The Fayetteville City Council is meeting at 7 p.m. Monday at Fayetteville City Hall for its regularly scheduled meeting.
On the agenda are three important items:
- A hearing on the use of $1.25 million in American Rescue Plan Act, or ARPA, funds to help create and sustain minority-owned businesses.
- A hearing on the issuing of up to $114 million in private activity bonds to help fund two mixed-income apartment complexes.
- A presentation on what the city plans to do with bonds passed by Fayetteville voters in November’s general election.
The City Council will vote on the ARPA funding and the funding of the mixed-income apartment complexes following those public hearings.
Funds for minority-owned businesses
On Monday, the City Council will hold a public hearing on a proposal to use $1.25 million in ARPA funds to help minority-owned businesses overcome “barriers to a lack of capital that significantly impedes the creation of sustainable minority-owned businesses,” according to a presentation attached to the meeting agenda.
The ARPA funds would go toward the creation of the Economic Equity Venture Capital Fund, an initiative created by the Business Advisory Council within the Community Development Foundation, a local nonprofit organized by community leaders within the private sector.
The goal of the fund is to grow 10 businesses, by 10 or more employees each, within five years.
How to apply
Business applicants for the Economic Equity Venture Capital Fund must be a registered company with the North Carolina secretary of state and must be in good standing.
Businesses may also have to provide up to three years of financial statements to evaluate the financial standing of the business, according to documents concerning the fund from the Business Advisory Council.
A business plan would also be required, and assistance for businesses to do that would be provided, according to the presentation on the fund attached to the meeting agenda.
Businesses would also have to create an agreed-upon number of jobs that pay above the average wage in Cumberland County, which is $43,024, according to the N.C. Department of Commerce.
First priority would be given to businesses owned by residents who live in a low- to moderate-income census tract. The U.S. Department of Housing and Urban Development defines that as a census tract where 51% or more of households earn 80% or less of the area median income. The AMI in Cumberland County, as of this year, is $61,200, according to HUD.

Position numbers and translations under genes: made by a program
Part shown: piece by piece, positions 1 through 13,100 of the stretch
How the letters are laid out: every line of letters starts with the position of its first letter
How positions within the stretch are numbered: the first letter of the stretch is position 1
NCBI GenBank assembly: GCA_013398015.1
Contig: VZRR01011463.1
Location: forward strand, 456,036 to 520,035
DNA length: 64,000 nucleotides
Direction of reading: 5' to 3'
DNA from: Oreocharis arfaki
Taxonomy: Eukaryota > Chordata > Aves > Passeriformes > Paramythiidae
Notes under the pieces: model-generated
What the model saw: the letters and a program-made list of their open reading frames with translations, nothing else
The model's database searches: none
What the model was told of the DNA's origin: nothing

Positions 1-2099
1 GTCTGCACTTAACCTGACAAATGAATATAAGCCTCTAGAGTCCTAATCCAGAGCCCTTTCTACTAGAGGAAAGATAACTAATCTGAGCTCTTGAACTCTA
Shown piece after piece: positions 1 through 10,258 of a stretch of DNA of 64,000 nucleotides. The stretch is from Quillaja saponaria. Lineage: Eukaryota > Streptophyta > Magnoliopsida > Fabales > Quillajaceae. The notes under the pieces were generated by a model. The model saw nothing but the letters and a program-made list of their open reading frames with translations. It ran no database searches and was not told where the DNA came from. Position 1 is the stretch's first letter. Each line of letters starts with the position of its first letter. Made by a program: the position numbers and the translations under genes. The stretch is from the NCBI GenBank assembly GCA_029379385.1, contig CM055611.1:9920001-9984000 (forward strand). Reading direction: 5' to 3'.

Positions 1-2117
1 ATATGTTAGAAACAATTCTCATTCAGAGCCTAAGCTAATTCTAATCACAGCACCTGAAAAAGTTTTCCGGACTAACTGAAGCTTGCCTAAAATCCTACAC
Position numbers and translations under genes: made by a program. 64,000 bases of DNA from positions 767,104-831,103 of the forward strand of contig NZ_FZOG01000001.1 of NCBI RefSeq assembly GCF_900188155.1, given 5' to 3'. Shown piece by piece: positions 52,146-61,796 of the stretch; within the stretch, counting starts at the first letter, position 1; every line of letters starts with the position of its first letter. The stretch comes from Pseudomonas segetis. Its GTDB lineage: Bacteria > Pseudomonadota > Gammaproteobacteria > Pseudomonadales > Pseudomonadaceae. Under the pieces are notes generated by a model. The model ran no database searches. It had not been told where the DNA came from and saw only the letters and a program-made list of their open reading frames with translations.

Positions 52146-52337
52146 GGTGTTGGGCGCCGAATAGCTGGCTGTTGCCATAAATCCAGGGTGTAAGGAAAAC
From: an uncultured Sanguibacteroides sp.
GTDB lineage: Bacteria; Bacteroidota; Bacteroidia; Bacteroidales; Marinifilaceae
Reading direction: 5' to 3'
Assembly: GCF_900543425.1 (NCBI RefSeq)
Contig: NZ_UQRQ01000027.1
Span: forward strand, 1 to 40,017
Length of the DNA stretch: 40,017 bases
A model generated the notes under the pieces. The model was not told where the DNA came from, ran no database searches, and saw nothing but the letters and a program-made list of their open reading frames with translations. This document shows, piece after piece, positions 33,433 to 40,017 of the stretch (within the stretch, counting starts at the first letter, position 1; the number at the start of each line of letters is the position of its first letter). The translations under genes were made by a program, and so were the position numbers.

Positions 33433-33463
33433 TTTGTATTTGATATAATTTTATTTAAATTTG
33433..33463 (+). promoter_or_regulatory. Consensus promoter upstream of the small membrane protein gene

Applications for the program are not yet open, as the Business Advisory Council continues to seek funding.
ARPA, which President Joe Biden signed in March 2021, assists local governments across the country in responding to economic challenges associated with the COVID-19 pandemic.
The city of Fayetteville received over $40 million of the $1.9 trillion allocated by Congress in ARPA. If the City Council approves on Monday, a portion of that $40 million would go toward the capital fund that would assist minority-owned businesses.
The City Council will also hold a hearing on the issuing of up to $114 million in private activity bonds to help fund mixed-income apartment housing at 1707 Owen Drive and 1944 Cedar Creek Road. HUD defines mixed-income housing developments as those that include a mix of market-rate units as well as units that are affordable to those who live below the area median income.
The private activity bonds would be issued by the Public Finance Authority, a nonprofit that issues tax-exempt bonds for public and private entities for projects nationwide. The projects present no risk to the taxpayer or any state or local government, according to the organization’s website.
The Public Finance Authority would issue the bonds to the Arizona-based Community Finance Corp., which would own and operate the apartment housing at the Owen Drive and Cedar Creek Road locations, according to the city resolution attached to the agenda.
The monthly rents at each location for studio and one-bedroom apartments would be $900 and $1,200, respectively.
Presentation on bonds
During November’s general election, Fayetteville residents voted to approve $97 million in bonds: $60 million for public safety, $25 million for infrastructure and $12 million for affordable housing.
On Monday, Fayetteville City staff will go over initial plans to use that money with the City Council
City Manager Doug Hewett said, at a City Council meeting in April, that to pay back the bonds passed in November, Fayetteville will increase property taxes for property owners. This will happen after the city finalizes the next budget in June.
Prior to the election, the city estimated that the bonds would require property owners to pay just under 4 cents more per $100 of home valuation based on a presentation Hewett’s office gave to the City Council earlier this year.
A family who owns a home valued at $200,000, for example, would pay $80 more annually on their property taxes, a monthly increase of about $7.
Cumberland County reevaluates property values based on current market prices for each municipality in the county each year for tax purposes.
Past coverage from CPP of voter-approved bonds
- Fayetteville to seek voter approval of bond package on November ballot
- Fire and police facilities, sidewalks, affordable housing: Fayetteville proposes sweeping bond package
- City’s presentation on bonds from earlier this year
- Video of City Council’s discussion of bonds from April